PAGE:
More on the Skype outage

| Comments (3) | Networking SYSSEC
Here's Skype's official word on what caused their outage:
In an update to users on Skype's Heartbeat blog, employee Villu Arak said the disruption was not because of hackers or any other malicious activity.

Instead, he said that the disruption "was triggered by a massive restart of our users' computers across the globe within a very short timeframe as they re-booted after receiving a routine set of patches through Windows Update," Arak wrote.

Microsoft Corp. released its monthly patches last Tuesday, and many computers are set to automatically download and install them. Installation requires a computer restart.

"The high number of restarts affected Skype's network resources. This caused a flood of log-in requests, which, combined with the lack of peer-to-peer network resources, prompted a chain reaction that had a critical impact," Arak wrote.

Arak did not blame Microsoft for the troubles and said the outage ultimately rested with Skype. Arak said Skype's network normally has an ability to heal itself in such cases, but a previously unknown glitch in Skype's software prevented that from occurring quickly enough.

Some thoughts:

  • The phrasing "lack of peer-to-peer network resources" is quite interesting. One design goal for P2P systems is that their ability to handle load scales smoothly (or at least semi-smoothly) with the number of clients (peers) trying to use the system. It would be interesting to know what happened here.
  • This is probably not a behavior you'd see in a truly decentralized system. If, for instance, everyone in the world rebooted their SIP client this would probably not cause all the SIP phones in the world to stop working for two days. Though it might cause transient outages as people independently rebooted their machines.
  • How hard would it be for an attacker to trigger this sort of behavior intentionally by bouncing a large number of Skype clients which they have taken over (i.e., zombies in a botnet)?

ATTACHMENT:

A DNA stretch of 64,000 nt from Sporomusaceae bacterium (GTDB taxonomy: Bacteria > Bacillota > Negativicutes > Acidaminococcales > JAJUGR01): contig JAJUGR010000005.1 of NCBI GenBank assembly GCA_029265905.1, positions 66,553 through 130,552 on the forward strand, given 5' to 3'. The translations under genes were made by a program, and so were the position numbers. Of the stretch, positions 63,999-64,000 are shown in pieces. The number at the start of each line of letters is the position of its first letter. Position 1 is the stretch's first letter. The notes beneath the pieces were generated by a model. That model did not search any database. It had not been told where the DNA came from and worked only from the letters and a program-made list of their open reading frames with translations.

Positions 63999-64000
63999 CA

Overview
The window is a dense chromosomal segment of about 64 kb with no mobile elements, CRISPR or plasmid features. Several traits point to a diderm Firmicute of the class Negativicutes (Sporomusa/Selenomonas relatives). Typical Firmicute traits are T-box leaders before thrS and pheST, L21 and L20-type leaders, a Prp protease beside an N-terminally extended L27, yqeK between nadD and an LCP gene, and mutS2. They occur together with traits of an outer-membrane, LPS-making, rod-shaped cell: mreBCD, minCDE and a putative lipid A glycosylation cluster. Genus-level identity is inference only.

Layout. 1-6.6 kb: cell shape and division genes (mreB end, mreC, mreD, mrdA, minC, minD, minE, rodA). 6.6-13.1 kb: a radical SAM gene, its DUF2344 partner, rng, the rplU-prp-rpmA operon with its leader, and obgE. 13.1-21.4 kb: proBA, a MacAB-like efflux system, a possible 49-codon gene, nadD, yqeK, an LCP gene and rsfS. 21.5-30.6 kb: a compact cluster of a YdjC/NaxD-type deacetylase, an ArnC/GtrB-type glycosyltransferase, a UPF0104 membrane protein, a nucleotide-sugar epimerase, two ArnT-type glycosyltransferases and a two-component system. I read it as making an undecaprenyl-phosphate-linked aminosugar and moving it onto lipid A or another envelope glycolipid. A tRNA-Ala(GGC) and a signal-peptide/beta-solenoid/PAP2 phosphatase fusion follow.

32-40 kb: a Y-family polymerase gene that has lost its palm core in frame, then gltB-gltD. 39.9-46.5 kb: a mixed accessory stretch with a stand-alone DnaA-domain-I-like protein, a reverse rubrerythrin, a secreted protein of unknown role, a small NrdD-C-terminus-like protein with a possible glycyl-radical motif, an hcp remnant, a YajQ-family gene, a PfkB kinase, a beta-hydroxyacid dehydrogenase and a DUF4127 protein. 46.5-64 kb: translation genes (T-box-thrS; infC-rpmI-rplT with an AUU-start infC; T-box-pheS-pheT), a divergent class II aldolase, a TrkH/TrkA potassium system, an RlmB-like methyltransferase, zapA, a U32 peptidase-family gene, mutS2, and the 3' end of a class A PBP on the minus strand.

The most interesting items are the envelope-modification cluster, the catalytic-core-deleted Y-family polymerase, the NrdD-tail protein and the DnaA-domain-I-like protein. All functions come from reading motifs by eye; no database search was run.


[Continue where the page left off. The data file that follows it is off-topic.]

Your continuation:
3 Comments

This really sounds like cow doots. Apart from what you've already said:

First, the clients around the world surely do the update downloads and restarts at varying times, not all at once.

Second, these updates get pushed out every month; why hasn't this happened every month? Maybe Vista has made it worse (Vista's default setting is to automatically install and restart; XP's default was to download and then ask permission to install), but Vista has been around for a while, and I don't think that millions of computers have been switch to Vista in the last month..

Third, this problem's existed since the dawn of timesharing, and is actually at its worst not when the clients restart, but when the server does, and all the clients try to reconnect once the server is back up (which often used to result in re-crashing the server). What do they do when they restart their servers? If they can handle that, they can handle this.

I think they're still covering up.

I suspect Barry's right; this is either not the full story, or it's an outright fabrication. I bet they upgraded their servers to Vista, and had them all configured to auto-install/reboot, and their servers all rebooting at once led to the problem. Then MS paid them an assload of money to not mention that this is a huge potential flaw when using Vista as a server platform. I wonder how many other Vista-served outages we'll see in the next little while before sysadmins start to realize the check-for-update/install/reboot times on all their boxes need to be staggered.

Shouldn't past experience tell us that even truly distributed systems can be subject to congestion collapse? (However, I wasn't around in the 80s when this happened to the Internet.)

Craig, I don't think anyone is running Vista on servers. Longhorn perhaps, but not Vista.

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